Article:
Do we have any idea when 4.4 will be available on General Release? Are we talking days, weeks, months, years? Any insight you can provide would be very helpful to us, otherwise we are going to have to look into either re-working our queries or look at other solutions.

Neither of which fills me with joy.

While I don’t know the timing of the releases, I would assume since the 4.4 builds are on RC2 currently and there’s only about a dozen items left on their JIRA marked as 4.4 Required, I would assume that the release is only a few months, at most, off. That is purely a guess however based on what I see.

I don’t think that MongoDB provides estimated release dates either, but maybe someone on the inside will come by later and give a more official answer.

Hi Simon,

Since MongoDB 4.4 is a major release which introduces new features and compatibility changes, there is an extended testing and release candidate phase. Release candidates are considered feature complete and ready for testing, with perhaps some polish left on new features or documentation. Any testing or feedback provided on release candidates is extremely helpful.

The release date is generally determined based on when the release is ready (for example, documentation complete and no known blocking issues). As Doug mentioned, we are currently at rc2 which is the third release candidate (release candidates start at rc0). As a general timescale guideline, the expectation for GA will be weeks or months from now rather than days or years.

For more details on what has changed, please see the Release Notes for MongoDB 4.4.

The specific issue you are focused on is about aggregation preferring indexes that can be used for sort (avoiding a blocking in-memory sort which may potentially fail). If you compare the explain output for equivalent find() versus aggregate() queries you will likely find that aggregation is choosing the _id index (or one which supports your sort criteria) over an index like {groups:1} (which is more selective but does not support the sort criteria). If you are able to share the explain output, someone might be able to provide a more informed suggestion.

Possible workarounds include:

  • Add a compound index to support both your match and sort criteria (for example, on {groups: 1, _id: 1})).
  • Hint the index to be used. The workaround on SERVER-21471 was from 2015, before aggregation hints were added in MongoDB 3.6.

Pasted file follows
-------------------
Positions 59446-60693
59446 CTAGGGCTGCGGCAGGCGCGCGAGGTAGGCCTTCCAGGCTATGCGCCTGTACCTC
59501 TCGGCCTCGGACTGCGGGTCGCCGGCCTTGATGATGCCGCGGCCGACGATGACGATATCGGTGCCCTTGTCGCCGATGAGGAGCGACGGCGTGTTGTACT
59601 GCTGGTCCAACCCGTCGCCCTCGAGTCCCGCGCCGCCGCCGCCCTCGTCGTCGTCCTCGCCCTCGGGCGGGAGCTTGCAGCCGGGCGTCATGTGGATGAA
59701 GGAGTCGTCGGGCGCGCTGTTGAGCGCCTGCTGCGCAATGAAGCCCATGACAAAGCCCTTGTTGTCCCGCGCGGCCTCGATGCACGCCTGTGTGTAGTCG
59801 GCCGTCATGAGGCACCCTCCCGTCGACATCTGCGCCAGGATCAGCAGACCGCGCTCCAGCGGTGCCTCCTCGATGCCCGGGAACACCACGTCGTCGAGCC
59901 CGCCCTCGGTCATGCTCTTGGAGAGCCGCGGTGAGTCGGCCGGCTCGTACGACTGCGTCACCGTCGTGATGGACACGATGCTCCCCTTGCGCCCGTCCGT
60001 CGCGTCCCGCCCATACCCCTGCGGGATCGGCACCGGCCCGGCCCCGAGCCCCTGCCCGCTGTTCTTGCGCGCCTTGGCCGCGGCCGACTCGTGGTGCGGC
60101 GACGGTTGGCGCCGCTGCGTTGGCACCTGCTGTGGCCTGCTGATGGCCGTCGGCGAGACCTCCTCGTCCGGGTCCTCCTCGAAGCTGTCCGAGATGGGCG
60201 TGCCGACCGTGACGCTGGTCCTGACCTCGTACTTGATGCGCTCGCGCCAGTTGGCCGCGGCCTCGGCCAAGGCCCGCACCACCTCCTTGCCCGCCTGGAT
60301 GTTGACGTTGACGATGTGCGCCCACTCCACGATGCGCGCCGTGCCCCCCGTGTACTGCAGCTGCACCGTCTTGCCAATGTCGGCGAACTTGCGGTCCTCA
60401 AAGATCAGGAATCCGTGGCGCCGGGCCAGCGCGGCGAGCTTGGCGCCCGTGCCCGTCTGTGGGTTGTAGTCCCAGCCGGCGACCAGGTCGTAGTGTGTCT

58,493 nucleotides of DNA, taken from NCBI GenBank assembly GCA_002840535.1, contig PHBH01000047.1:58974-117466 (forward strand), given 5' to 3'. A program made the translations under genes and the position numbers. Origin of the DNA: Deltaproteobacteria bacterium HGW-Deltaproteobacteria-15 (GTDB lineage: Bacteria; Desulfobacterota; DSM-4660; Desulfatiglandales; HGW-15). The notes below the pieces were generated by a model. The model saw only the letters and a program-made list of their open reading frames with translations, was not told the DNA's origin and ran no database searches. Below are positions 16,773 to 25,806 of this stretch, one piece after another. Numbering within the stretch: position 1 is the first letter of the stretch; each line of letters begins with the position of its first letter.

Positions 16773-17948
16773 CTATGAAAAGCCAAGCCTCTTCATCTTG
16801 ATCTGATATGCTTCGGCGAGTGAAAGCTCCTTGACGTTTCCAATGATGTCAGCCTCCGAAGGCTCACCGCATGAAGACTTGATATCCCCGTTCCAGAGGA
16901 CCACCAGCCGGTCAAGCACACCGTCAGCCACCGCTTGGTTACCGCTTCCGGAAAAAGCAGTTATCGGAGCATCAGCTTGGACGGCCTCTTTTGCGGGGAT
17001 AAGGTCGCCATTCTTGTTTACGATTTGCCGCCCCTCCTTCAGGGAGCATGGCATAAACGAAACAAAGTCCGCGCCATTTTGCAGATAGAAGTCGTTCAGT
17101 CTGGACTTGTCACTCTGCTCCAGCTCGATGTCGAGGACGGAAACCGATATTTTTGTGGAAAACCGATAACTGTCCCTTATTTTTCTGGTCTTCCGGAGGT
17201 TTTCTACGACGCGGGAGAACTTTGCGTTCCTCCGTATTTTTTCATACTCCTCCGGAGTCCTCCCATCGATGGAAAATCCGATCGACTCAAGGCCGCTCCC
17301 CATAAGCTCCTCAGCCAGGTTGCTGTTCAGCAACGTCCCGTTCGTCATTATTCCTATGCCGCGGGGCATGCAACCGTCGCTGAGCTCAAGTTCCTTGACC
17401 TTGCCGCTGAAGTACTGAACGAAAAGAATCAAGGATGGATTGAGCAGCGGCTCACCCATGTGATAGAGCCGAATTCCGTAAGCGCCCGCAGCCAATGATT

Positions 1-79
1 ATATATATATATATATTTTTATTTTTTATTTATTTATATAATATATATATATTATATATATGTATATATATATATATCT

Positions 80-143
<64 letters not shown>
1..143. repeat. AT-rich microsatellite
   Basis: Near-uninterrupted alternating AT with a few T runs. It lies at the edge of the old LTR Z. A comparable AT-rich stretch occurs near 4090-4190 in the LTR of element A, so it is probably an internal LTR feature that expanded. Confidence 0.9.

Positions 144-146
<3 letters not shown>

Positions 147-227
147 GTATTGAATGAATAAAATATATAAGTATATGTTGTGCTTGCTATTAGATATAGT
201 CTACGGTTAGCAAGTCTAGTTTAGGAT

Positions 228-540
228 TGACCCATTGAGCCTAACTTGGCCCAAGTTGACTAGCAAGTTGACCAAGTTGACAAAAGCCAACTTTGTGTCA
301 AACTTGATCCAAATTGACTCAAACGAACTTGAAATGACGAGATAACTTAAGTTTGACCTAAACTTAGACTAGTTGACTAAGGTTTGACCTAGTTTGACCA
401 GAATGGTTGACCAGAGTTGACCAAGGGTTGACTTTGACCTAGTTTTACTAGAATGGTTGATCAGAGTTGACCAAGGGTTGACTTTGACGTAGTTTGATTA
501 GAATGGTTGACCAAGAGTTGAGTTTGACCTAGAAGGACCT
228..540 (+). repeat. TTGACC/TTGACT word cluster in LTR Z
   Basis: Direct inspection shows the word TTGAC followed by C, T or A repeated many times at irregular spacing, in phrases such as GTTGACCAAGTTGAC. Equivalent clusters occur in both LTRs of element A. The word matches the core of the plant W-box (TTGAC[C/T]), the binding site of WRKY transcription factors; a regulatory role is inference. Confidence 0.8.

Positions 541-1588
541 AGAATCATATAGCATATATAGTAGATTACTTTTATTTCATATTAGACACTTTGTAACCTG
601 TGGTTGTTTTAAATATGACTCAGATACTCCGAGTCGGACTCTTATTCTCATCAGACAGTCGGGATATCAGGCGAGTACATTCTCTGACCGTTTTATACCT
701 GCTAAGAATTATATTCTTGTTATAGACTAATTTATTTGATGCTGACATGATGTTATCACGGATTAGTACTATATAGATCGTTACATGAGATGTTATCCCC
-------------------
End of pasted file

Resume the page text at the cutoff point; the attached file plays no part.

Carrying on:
Your aggregation pipeline may include more stages than the redacted example, but if it can be replaced by a find() query that would also be a straightforward solution.

Regards,
Stennie

@Doug_Duncan @Stennie
Thanks both for your replies. We have implemented the ‘find’ work-around presently to the queries against the collection that is currently affected by this issue. I am trying to pre-empt the approaching tsunami when others grow to the point that they too will be affected. We really would prefer to not have to re-write the whole back-end to use find rather than aggregate.

We could implement compound indexes to all of the collections but we have requirements where queries can be written to sort on many different fields (never more than one at a time I add) so we would need a lot of compound indexes.

We have experimented with using hint as suggested by the bug reports but we have found that all that seems to occur is the hinted index is applied to both the match and sort phases, with the net effect that the sort is carried out as a non-index sort. Which works lovely on small result sets and fixes the immediate problem but then breaks queries that return large result sets such that they need the allowDiskUse option set true and run more slowly than the problem we are trying to fix in the first place.

So if we hint the index that satisfies the match on a query:
a small result set performance is good
a large result set requires allowDiskUse: true and performance is terrible

If we hint the index that satisfies the sort
a small result set performance is terrible
a large result set performance is good.

So we would need compound indexes to keep both situations happy.